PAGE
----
I've been been perplexed by the unwillingness of Conservatives to discuss free market reforms and had given up on the GOP.

However, I was delighted to hear Doctor Ben Carson mention the words "Health Empowerment Account" before the moderator cut him offer and diverted to less pressing concerns.

I was astounded. A word about free market health care reform was spoken in public and, just maybe, some people somewhere started thinking about the issue.

Maybe some people asked themselves: "What is a Health Empowerment Account"?

  1. How can an account empower people?
  2. How is a "health empowerment account" different than a "health savings account"?
  3. Why did the moderator cut Ben Carson off?
  4. Why haven't any other conservatives discussed free market health care reforms in the last eight years?

I actually do have answers to the questions above. Let's answer the easy questions first. Going in reverse order:

4) The moderator cut off Ben Carson because conservatives (and members of the GOP Establishment) do not want the American people to discuss free marketh health care reform.

3) Conservatives don't want Americans to discuss free market health care reform because true free market reforms would hurt the insurance industry.

Conservative opposition to free market reform is itself a very interesting story. For this paragraph I will simply state that Conservative think tanks are often funded by insurance and the goals of Conservatism and Big Insurance companies are closely aligned.

This thing we call ObamaCare (PPACA) is a network of state run health exchanges. The structure for the health exchanges was created by a Conservative group called "The Heritage Foundation." The basic idea is that the industry could improve coverage if the state were to combine insurance mandates with regulations that forced insurance companies to provide coverage for pre-existing conditions.

The Heritage Foundation believed that insurance mandates might help it achieve a variety of conservative social goals. After all, the group that controls access to health care can control the people.

2) Conservative have a long history of passing legislation that benefits insurance companies. The system of Health Savings Accounts is a prime example.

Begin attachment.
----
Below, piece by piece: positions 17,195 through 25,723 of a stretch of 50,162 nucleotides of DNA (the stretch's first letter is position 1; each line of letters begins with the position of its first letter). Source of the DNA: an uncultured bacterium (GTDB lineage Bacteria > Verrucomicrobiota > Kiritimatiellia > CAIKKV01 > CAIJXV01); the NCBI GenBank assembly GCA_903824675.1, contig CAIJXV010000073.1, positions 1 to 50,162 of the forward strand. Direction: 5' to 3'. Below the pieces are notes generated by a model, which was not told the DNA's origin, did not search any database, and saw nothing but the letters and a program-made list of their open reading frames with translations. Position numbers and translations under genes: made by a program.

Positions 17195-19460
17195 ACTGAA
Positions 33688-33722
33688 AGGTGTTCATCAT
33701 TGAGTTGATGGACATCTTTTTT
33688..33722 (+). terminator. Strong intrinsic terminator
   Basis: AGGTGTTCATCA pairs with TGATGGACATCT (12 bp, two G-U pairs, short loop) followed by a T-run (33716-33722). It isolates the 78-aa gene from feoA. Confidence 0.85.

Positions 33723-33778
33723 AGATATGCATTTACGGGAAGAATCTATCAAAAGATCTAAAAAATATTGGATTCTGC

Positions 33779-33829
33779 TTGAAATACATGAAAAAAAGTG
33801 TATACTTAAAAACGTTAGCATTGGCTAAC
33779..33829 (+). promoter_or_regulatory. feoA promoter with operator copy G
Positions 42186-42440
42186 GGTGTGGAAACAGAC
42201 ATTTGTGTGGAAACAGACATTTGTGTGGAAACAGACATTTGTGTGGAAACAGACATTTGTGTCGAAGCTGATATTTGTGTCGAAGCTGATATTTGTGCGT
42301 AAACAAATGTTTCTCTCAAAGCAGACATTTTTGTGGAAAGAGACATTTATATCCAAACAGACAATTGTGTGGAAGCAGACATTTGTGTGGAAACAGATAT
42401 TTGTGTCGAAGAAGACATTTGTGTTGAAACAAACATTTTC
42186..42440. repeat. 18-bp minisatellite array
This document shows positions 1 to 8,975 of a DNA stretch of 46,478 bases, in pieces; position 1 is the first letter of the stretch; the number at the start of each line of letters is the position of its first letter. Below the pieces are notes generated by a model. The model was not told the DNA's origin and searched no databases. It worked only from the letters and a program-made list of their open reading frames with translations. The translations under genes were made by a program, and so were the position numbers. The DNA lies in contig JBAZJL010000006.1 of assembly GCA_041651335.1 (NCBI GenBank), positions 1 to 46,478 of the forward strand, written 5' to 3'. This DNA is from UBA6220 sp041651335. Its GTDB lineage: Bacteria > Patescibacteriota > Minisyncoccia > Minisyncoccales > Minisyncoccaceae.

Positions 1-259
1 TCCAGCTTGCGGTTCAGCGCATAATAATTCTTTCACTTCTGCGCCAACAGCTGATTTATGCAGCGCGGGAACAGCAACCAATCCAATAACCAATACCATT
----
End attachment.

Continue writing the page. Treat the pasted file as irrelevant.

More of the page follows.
The HSA program gives a tax credit for money put aside in a "Health Savings Account." My first observation is that only people with large incomes benefit from the tax credit.

An HSA is usually given in conjunction with high deductible insurance policy. The high deductible frees insurance companies from having to process small claims for day to day care.

The pernicious effect of the HSA is that only upper income employees benefit from the tax credits. Lower income workers simply receive health coverage with high deductibles which they cannot afford to pay. While it is true that low income workers with no children and no health expenses can benefit from an HSA, the HSA model artificially decreases the income of low income with children and those with health expenses.

The HSA model was created by the insurance industry as an add on to insurance to benefit insurance and people in upper management. The fact that one model built around savings benefits the rich does not mean that all models will benefit the rich.

1) This is why I was excited to hear Ben Carson mention the words "Health Empowerment Accounts" during a public debate.

I believe strongly that, if one built the health care system around a health account that one could create a system that empowered people to take control of their health.

I am not an expert on the Ben Carson plan. Okay, the only thing I know about the Carson plan is that it starts by giving each person an account that is used to track their personal health savings and expenses.